An original H/T to Fish Stripes reader byoung for pointing this out to me while I was away, and a H/T to MLB Trade Rumors for providing us this information originally from Enrique Rojas of ESPNDeportesLosAngeles which has since been confirmed by other sources such as Ken Rosenthal of Fox Sports. Let's look at Rosenthal's tweet just to appreciate it:
Now, nothing yet is guaranteed, but it does appear as if the Marlins and Jose Reyes are close to agreeing on a six-year, $110 million deal. Because the team is only close to a deal, I will not get into the specifics in terms of player analysis, what we can expect in 2012 and beyond, and of course, the inevitable offseason debate of whether Hanley Ramirez or Reyes should (and would) move away from shortstop (all coming tomorrow). However, what I will get into here is a little bit of the financials that the team will face next year and beyond in just a little bit.
UPDATE: Confirmed by Ken Rosenthal as six-years, $106 million deal. Juan C. Rodriguez also confirmed.Chris Towers previously figured how much the team was currently committed to with contracts and pre-arbitration deals. I later on used MLB Trade Rumors' projected arbitration salaries and said that the Fish would be at $67 million prior to signing any free agents. Well, now the team has signed Heath Bell and Jose Reyes to separate deals, adding up to almost $27 million more in salary for 2012, putting the team at $94 million before any other moves. If the club is looking to sign a C.J. Wilson or Mark Buehrle, they will have to at least extend the previously-rumored payroll roof from $100 million to $108 million.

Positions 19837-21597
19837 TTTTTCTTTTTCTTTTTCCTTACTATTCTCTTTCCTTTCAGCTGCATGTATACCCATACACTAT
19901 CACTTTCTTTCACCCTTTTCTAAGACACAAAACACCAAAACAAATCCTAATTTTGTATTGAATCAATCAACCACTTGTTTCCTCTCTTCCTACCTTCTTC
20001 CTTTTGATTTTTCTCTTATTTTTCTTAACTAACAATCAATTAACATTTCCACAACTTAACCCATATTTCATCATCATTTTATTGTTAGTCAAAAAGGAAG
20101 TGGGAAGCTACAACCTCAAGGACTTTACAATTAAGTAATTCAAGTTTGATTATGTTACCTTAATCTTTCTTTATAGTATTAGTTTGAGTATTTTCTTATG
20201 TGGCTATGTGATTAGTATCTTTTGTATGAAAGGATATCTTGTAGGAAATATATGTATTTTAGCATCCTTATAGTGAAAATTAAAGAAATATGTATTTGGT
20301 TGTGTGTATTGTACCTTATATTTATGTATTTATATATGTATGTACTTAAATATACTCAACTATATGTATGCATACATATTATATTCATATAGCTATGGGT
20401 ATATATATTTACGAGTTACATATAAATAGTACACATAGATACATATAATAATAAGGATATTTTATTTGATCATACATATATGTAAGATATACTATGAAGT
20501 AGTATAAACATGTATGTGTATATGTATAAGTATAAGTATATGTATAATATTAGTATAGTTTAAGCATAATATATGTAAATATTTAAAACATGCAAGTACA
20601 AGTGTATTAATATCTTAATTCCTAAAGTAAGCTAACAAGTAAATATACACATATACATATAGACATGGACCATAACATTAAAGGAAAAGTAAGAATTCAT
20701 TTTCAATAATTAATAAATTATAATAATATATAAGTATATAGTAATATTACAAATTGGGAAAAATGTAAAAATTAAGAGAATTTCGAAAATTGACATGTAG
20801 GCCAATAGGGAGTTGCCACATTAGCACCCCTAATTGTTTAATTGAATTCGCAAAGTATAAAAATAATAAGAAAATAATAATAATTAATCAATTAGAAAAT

Now, let's take a look at future considerations. Here are the Marlins' contractual obligations when including Reyes's deal (information from Cots Contracts)
As you can see, the Marlins are as of right now still decently in the clear for the long term. Even if the team is looking to re-sign Mike Stanton to a long-term deal past 2017 (his first free agent season according to Cots), they would not currently have any commitments to prevent them from doing so. There is a chance Bell and Reyes are the only players under contractual obligations remaining from the 2012 Marlins team that will be playing in 2015, which reinforces the team's potential idea of the team rebuilding the core. Right now, Reyes's signing only takes a little less wiggle room away from the space necessary to build around Mike Stanton. The team could still commit to, for example, Ramirez beyond 2014 and actually have room left over for arbitration-eligible and rookie-level players to fit around the three-player core.
Right now, the deal financially does not come out all that bad. Where it may get worse is if the team must commit to another six-year deal with a player like Wilson. If the team can help it, they should go after Buehrle. A three-year deal would give the Marlins the continued flexibility to build with the current core and see whom among them (outside of Reyes) they can keep. A commitment to WIlson will almost assure the team no chance to continue with Johnson or perhaps even Ramirez with the looming certainty that Stanton will be making large amounts of cash shortly, even with an extension.
Nevertheless, Fish fans can rejoice: the biggest fish that they wanted is now an actual Fish, an actual Marlin. Congratulations to the Miami Marlins, to Jose Reyes, and to us fans! Welcome to the team Jose!